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US Open Qualifying; Flowers and Chocolates For Hit Spectator



This isn’t necessarily the busiest time of the year for Jeff Hall, though it might be the most complicated.

Hall is the managing director of rules and competition for the USGA, and as the final stage of qualifying gets going for the U.S. Open, his job is to crunch numbers to figure out how many spots to allocate Monday to the 10 qualifying sites across America.

Two sectional qualifiers are done. The Japan qualifier last week was awarded four spots for 40 players. The England qualifier was Monday, and 13 players out of 95 qualified for Oakmont on June 16-19.

There’s a science to the process — and a lot of math.

“You’re going to have some subjectivity,” Hall said. “But with the OWGR, it’s also objective.”

That would be the Official World Golf Ranking, and Hall said his computer experts help merge world ranking data with USGA data to figure out the strongest fields and how to distribute the spots available.

What makes the U.S. Open stand out is that in most years, roughly half of the 156-man field has to qualify.

Typical of golf at this level, there is bound to be some complaining about one site getting too many spots and another not getting enough, and most of the attention is on the so-called PGA Tour sites (Columbus for those at the Memorial and Memphis, Tennessee, for those planning to play the FedEx St. Jude Classic).

Hall’s advice is to “take the names out and look at the data.”

The work doesn’t end with Monday’s sectional qualifying. Perhaps the most mysterious part — at least to the public — is the U.S. Open alternate list. That list also is determined by how many spots were allocated to each qualifier.

It would seem the strongest fields — Columbus, Memphis, London — would be first in line for alternates. But that’s not always the case.

For example, if the USGA is torn between giving 14 or 15 spots to Columbus and it opts for 15, then that site might not be high on the list of alternates. Or if the Dallas site gets only five spots instead of six, it likely would move toward the top of the list.

Once the USGA compiles the order for the alternate list from sectional sites, it depends on who withdraws. If a player from a sectional qualifier withdraws, the alternate from that section gets in. If it’s an exempt player — Tiger Woods, for example — then it goes off the top of the main alternate list. The main list also is used if no alternate from a section can get to Oakmont in time.

If all that isn’t enough for a mathematical migraine, Hall has one more equation.

Because the U.S. Open has one more cutoff from the world ranking on Monday of the U.S. Open, he has to figure how out many possible players can crack the top 60 and be sure to save space for them — which means limiting how many spots are given to sectional qualifiers.

So if Hall saves five spots for players to get into the top 60 and only three make it, the other two spots go to alternates on the main list.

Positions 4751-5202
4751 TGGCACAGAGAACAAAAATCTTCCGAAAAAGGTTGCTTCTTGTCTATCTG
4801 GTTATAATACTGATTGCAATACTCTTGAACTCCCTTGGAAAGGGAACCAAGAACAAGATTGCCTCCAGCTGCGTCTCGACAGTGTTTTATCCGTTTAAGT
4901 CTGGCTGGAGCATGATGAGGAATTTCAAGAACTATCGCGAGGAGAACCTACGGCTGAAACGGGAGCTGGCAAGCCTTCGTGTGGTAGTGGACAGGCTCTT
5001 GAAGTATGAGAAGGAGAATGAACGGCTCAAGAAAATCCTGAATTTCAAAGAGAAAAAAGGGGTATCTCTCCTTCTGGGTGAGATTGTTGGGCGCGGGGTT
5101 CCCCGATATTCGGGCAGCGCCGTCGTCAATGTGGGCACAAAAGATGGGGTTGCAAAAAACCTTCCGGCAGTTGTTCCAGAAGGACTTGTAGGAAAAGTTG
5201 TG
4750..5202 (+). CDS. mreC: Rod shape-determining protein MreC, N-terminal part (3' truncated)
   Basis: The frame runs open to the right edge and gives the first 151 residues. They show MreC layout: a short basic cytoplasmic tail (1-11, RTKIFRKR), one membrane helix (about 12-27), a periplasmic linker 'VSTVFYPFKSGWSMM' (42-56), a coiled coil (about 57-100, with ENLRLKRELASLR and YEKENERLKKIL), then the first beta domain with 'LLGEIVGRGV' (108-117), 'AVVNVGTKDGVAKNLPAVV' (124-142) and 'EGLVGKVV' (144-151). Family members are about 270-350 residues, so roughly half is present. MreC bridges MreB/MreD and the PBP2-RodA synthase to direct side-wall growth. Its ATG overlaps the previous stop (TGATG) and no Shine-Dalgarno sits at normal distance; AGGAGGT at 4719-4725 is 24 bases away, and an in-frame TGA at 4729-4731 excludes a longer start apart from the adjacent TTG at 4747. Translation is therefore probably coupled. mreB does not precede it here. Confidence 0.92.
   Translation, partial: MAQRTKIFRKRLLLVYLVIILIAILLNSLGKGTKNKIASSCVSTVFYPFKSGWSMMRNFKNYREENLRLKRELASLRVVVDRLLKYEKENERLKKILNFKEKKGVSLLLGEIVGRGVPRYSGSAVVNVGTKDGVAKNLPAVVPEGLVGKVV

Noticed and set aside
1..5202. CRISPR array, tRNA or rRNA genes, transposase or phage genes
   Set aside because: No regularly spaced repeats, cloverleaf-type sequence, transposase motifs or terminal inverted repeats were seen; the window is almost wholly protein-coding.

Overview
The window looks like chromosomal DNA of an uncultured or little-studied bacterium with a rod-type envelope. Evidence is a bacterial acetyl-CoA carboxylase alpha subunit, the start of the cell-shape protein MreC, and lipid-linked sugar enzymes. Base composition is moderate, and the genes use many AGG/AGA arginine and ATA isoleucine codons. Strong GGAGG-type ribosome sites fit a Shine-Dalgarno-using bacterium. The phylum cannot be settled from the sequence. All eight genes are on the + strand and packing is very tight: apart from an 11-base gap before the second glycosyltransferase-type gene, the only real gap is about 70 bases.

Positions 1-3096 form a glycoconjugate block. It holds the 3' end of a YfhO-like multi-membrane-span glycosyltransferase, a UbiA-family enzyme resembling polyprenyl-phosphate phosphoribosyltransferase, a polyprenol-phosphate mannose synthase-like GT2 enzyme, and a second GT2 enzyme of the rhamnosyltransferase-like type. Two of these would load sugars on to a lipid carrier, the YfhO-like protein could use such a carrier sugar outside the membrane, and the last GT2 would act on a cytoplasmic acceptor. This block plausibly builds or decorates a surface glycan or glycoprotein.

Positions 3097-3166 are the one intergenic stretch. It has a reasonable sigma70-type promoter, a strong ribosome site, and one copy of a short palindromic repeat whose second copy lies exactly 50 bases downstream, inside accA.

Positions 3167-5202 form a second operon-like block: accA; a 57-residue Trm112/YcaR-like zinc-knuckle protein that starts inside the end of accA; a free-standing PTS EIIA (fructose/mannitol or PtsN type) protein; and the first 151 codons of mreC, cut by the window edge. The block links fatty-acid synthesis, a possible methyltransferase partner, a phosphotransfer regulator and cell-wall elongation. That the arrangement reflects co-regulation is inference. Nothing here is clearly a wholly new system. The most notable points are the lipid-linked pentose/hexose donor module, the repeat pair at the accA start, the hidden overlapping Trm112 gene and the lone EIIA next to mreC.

FINAU’S GESTURE: Tony Finau is not the first player to hit someone in the gallery with an errant tee shot. However, he took an extraordinary step by showing up at his victim’s house the next day to check on her well-being and bring flowers and chocolate.

Finau’s shot hit a woman in the head on the 11th hole Saturday at the Colonial, and she was still on the ground and bleeding when he arrived.

The woman was identified as Elisa on Instagram when she posted side-by-side photos — one of her bloodied head, the other posing with Finau holding flowers and a bag. Finau found her address and made the special delivery, then stayed to visit with her family. She needed a few stitches, but was doing well.

Elisa referred to it as a “very stand up gesture” on Instagram and included hash tags of “iforgiveyou”, “prettyawesome”, “FOOOOREE”, “ouch” and “classact.”

The 26-year-old Finau told the PGA Tour’s website that the gifts were “the least I could do.”

“I wanted to make sure I was on good terms with her and her family and just make sure she knows that I didn’t just hit her and I don’t really care,” Finau said. “We’re not out here to hit people. I wanted to make sure she knew that at least I cared.”


JUTANUGARN JUGGERNAUT: All it took was three weeks for the LPGA Tour to have a battle for the top.

Lydia Ko still has an enormous gap atop the women’s world ranking and likely will stay there for some time. However, Ariya Jutanugarn now has an LPGA Tour-best three victories (Ko has won twice), and her third straight victory Sunday in Michigan moved her within about $120,000 of Ko on the money list.

Consider how the landscape would appear if the ANA Inspiration had turned out differently.

Jutanugarn had a two-shot lead with three holes to play in the first major of the year. She made bogey on the final three holes, hooking her tee shot on the par-5 18th into the water. Ko laid up on the 18th and made birdie to win.

Ko has won the last two majors. Jutanugarn has won the last three tournaments. Next week is the KPMG Women’s PGA Championship at Sahalee Country Club in Sammamish, Washington.

“I badly want to win my first major,” Jutanugarn said.


RYDER CUP ASSISTANTS: European captain Darren Clarke has selected Thomas Bjorn, Padraig Harrington and Paul Lawrie as his Ryder Cup assistants.

For Bjorn, this will be his seventh time to a Ryder Cup dating to 1997. He was on three winning teams as a player, and this will be his fourth stint as a vice captain. The last time Bjorn was not part of the European team was at Valhalla in 2008.

Harrington, who played in six Ryder Cups, was one of Paul McGinley’s assistants last time at Gleneagles, while Lawrie has played in two cups.

Clarke still has two more assistants to pick. The matches start Sept. 30 at Hazeltine.


FOUND IN TRANSLATION: The LPGA Tour has chosen New York-based TransPerfect to be its official provider of translation and interpretation service.